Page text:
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Bob Braktowski: Wide Receivers Competition Will Be A "Free-For-All"

The team's wide receiver spot is setting up as the team's most interesting position battle this year. With Jordan Shipley and Dezmon Briscoe joining the Bengals during last weekend's NFL Draft, the team recognizes that the position will be, as Bob Bratkowski calls it, a "free-for-all".

“There’s going to be heated competition,” he said after Saturday afternoon’s practice at rookie camp. “It’s going to come down to who stays healthy and who can be productive and consistent and develop a good feel with Carson. That will be something to watch.”

No, we're not talking about superstar Chad Ochocinco or Antonio Bryant. They're the starters, provided injury doesn't weigh in on the matter. After those two, nothing is set. Andre Caldwell, the incumbent third-string receiver, hasn't earned much in his own right and will have to fight alongside the rookies just to make enough of an impression to keep his playing time.

Jordan Shipley, the team's third-round draft pick, is a fan-favorite as the team's leading slot receiver being compared to with names like T.J. Houshmandzadeh and Wes Welker. Even Briscoe draws comparisons to Houshmandzadeh. Writes Geoff Hobson:

The 6-2, 207-pound Briscoe has more in common with the other receiver he has watched, T.J. Houshmandzadeh, than the Ocho. Houshmandzadeh was an end-of-draft guy, too. The Bengals liked him, but right before they picked him offensive coordinator Bob Bratkowski made a call to Oregon State head coach, Dennis Erickson, an old friend, to double check that even though he was a junior college guy with little big-time experience that Houshmandzadeh had the requisite NFL tools. Erickson passed muster and the third-leading receiver in franchise history was born.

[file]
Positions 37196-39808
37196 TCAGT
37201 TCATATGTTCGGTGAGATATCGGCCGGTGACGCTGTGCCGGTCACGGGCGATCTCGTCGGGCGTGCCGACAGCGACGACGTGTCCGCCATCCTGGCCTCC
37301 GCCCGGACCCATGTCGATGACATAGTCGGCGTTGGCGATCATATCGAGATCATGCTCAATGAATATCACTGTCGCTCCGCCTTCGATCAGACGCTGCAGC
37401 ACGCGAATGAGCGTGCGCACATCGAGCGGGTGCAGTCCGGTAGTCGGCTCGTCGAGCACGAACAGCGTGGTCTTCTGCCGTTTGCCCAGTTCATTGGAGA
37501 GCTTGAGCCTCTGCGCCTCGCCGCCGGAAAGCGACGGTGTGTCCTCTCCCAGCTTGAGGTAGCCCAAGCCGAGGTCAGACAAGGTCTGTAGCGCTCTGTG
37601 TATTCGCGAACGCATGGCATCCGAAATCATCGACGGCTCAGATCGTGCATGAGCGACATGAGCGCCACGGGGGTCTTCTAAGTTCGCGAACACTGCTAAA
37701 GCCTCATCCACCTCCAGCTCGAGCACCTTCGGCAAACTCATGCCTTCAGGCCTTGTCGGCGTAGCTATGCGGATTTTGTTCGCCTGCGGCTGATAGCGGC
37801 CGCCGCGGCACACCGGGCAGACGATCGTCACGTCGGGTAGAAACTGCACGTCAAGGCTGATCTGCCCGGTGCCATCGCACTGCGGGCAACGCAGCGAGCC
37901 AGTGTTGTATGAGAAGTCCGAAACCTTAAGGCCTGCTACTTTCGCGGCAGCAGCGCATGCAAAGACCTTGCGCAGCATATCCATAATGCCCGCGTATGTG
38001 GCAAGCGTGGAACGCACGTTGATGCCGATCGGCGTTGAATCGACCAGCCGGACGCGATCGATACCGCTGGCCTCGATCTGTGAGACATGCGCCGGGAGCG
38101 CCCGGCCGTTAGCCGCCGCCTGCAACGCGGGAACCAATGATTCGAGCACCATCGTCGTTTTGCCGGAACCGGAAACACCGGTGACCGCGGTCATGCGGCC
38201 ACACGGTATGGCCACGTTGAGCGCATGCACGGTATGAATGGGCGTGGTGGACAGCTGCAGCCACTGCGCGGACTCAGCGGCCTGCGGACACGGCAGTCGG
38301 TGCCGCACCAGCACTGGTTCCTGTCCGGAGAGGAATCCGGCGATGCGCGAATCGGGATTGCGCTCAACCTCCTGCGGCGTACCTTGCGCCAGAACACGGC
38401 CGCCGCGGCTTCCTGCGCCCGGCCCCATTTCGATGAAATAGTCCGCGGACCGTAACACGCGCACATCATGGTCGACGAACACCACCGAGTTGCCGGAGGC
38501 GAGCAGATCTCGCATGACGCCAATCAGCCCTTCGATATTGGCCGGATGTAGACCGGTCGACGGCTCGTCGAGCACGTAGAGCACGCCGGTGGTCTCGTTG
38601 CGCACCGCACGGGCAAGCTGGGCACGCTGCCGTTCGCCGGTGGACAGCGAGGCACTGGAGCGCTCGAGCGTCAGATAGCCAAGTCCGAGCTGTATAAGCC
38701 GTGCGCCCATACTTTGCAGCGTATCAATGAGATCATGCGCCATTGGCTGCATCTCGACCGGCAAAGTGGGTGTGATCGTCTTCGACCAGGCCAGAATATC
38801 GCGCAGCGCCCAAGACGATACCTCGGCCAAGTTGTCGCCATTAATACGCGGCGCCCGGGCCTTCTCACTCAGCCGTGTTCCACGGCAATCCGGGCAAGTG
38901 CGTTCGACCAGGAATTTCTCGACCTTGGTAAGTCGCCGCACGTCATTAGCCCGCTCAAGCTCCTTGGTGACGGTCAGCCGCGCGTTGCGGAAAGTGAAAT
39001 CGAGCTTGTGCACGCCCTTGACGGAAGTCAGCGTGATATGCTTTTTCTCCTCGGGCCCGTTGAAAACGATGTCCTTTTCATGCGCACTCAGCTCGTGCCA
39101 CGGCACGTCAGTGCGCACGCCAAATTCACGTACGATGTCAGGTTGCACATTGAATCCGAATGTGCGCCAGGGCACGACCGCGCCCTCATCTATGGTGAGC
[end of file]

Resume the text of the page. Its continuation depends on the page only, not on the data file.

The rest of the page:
Bob Bratkowski said of Briscoe.

“I was impressed. He did some things extremely well,” Bratkowski said. “Route-running and catching the ball. He’s got a real good feel for the game and that’s hard to teach. Just an understanding of angles and holes in zones and setting people up. Sometimes you either have that or you don’t and he’s got it. But he’s got to get in better shape to compete at that spot.”

Some believe that Briscoe would be a perfect practice team candidate. This is how it works. Players are waived from a team first, which allows 31 teams to put a claim on that player. If only no team claims him, then the Bengals can sign him to the practice squad. First, I don't think Briscoe passes through 31 uninterested teams. Second, if the things we're hearing this weekend about Briscoe are any indication, providing a dramatic setback, Briscoe could find himself not just making the roster, but competing for that slot receiver position.

Let's say that the first five receivers on the squad are Chad Ochocinco, Antonio Bryant, Jordan Shipley, Andre Caldwell and Dezmon Briscoe. After that, guys like Matt Jones, Quan Cosby and Jerome Simpson will be fighting for the lonely sixth spot -- clue: which guy helps you most on special teams? And guys like Maurice Purify, Chris Davis and Freddie Brown are long-shots, at best.

It's way too early to make these type of projections. A lot will happen from now until the start of September when the final roster has to be decided. Either way, you just know that after Chad and Bryant, there's absolutely nothing set in stone with the position.